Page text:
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Cyprus Optimistic EU to Deliver Tougher Stance against Turkey in Offshore Gas Spat

Cyprus Optimistic EU to Deliver Tougher Stance against Turkey in Offshore Gas Spat

Tuesday, 18 June, 2019 - 10:45
Cypriot President Nicos Anastasiades. (Getty Images)
Asharq Al-Awsat
Cypriot President Nicos Anastasiades expressed on Tuesday his confidence that the European Union would adopt a tougher stance against Turkey in an escalating dispute over offshore oil and gas, which is also jeopardizing EU enlargement talks.

“I’m optimistic ... that the European Union will deliver stronger messages from what they have until today, and that is our objective,” Anastasiades told reporters in Nicosia.

EU member Cyprus on Monday threatened to block any agreement to admit new members to the European Union unless Brussels toughens its line toward Turkey over offshore drilling in the eastern Mediterranean.

The Greek Cypriot government says the drilling violates Cyprus’s exclusive commercial area.

A Turkish drill ship has been docked west of Cyprus since early May, effectively staking a claim to an area also claimed by Cyprus.

Cyprus and Greece say the vessel is encroaching into Cyprus's exclusive economic zone (EEZ). Turkey says the area is on its continental shelf.

Later this week, a second Turkish vessel is due to set off for a location to the east of the island.

Greek Prime Minister Alexis Tsipras said on Tuesday the European Council should “'unreservedly condemn Turkey’s illegal actions.”

Tsipras spoke by phone with European Council President Donald Tusk on Tuesday.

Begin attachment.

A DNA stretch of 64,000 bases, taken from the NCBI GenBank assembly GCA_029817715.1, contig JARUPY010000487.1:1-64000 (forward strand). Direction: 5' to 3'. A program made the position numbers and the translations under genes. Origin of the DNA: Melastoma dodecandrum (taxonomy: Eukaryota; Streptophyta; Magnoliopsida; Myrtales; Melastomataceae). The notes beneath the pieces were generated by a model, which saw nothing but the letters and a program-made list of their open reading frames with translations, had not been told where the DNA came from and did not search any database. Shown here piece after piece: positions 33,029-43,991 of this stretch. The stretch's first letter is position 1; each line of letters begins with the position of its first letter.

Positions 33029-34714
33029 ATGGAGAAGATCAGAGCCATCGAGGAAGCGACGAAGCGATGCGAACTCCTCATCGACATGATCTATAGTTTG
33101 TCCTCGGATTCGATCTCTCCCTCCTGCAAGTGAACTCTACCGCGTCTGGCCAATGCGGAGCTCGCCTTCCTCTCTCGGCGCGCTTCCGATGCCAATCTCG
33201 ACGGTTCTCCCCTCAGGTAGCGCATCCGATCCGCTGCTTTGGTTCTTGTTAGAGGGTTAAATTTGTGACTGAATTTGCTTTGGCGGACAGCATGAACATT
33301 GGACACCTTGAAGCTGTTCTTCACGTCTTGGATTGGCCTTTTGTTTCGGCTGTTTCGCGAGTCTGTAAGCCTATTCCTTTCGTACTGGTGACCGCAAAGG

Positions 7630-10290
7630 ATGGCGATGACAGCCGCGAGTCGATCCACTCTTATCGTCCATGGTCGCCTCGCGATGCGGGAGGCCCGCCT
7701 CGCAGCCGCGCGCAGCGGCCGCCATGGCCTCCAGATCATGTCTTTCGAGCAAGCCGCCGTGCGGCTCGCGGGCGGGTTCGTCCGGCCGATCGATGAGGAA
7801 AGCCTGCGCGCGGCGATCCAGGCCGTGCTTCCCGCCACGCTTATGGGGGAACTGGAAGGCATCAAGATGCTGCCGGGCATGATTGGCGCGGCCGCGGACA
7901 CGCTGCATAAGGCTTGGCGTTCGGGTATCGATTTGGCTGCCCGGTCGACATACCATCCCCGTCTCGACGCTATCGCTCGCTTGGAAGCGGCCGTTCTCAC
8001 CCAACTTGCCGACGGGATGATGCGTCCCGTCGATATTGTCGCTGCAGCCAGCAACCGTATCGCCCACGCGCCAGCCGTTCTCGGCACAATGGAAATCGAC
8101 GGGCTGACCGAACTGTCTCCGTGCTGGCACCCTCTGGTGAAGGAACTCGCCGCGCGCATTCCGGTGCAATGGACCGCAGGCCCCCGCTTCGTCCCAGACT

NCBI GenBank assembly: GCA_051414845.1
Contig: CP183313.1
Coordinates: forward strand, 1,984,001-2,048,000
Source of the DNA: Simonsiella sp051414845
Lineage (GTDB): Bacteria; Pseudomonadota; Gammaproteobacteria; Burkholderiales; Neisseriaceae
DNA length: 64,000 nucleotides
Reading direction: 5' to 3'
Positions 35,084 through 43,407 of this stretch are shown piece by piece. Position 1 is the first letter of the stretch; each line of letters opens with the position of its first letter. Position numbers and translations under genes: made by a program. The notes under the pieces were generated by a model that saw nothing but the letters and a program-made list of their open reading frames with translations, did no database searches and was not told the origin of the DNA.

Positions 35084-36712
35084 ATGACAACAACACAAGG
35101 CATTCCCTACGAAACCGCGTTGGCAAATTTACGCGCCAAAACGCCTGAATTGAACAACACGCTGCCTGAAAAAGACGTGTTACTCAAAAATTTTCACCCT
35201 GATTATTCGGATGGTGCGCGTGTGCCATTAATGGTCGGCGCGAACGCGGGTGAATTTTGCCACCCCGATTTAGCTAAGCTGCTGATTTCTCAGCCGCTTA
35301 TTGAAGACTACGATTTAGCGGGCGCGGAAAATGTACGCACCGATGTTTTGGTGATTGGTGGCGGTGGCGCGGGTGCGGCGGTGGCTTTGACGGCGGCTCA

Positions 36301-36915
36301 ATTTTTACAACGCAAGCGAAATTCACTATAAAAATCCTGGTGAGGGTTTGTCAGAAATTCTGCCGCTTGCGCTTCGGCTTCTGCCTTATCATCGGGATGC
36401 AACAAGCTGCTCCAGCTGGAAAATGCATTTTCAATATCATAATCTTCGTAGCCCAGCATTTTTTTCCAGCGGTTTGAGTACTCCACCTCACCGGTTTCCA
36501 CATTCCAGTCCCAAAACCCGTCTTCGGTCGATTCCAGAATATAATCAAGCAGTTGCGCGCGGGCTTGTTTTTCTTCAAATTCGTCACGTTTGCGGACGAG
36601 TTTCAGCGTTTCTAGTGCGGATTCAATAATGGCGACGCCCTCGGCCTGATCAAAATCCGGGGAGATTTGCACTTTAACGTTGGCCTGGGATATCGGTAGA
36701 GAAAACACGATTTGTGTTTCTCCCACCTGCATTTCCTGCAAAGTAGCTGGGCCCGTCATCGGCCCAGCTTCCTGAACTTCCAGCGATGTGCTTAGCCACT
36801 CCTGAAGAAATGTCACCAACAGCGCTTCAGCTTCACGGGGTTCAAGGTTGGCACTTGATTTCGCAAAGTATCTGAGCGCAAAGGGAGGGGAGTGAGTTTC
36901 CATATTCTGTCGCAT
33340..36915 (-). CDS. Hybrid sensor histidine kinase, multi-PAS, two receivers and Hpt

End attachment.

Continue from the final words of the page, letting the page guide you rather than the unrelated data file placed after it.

"The Prime Minister stressed that the European Council should examine specific measures against those involved in these illegal activities, if Turkey insists on violating international law," a statement from Tsipras's office said.

On Sunday, the premier said Greece and Cyprus will push their EU partners to penalize Turkey, including the possible option of sanctions, if Ankara is verified to have started drilling for gas west of Cyprus.

Greece is a close ally of the government in Nicosia and also has its own decades-old disputes with neighboring Turkey on issues relating to airspace in the Aegean Sea, and mineral rights in the same region.

Turkey and the internationally recognized Cypriot government have overlapping claims of jurisdiction over areas around Cyprus, a region thought to be rich in natural gas.

Cyprus first discovered offshore gas reserves in 2011, which led to other discoveries. Turkey says any natural resources around the ethnically-split island also belong to Turkish Cypriots. They proclaimed their own independent state in 1983, but were founding partners of the Cypriot republic established after independence from Britain in 1960.

The east Mediterranean island was split in a Turkish invasion in 1974 triggered by a brief coup orchestrated by the military junta then ruling Greece. Relations between the Greek and Turkish Cypriot communities have festered since 1963, when a power-sharing agreement crumbled amid violence.

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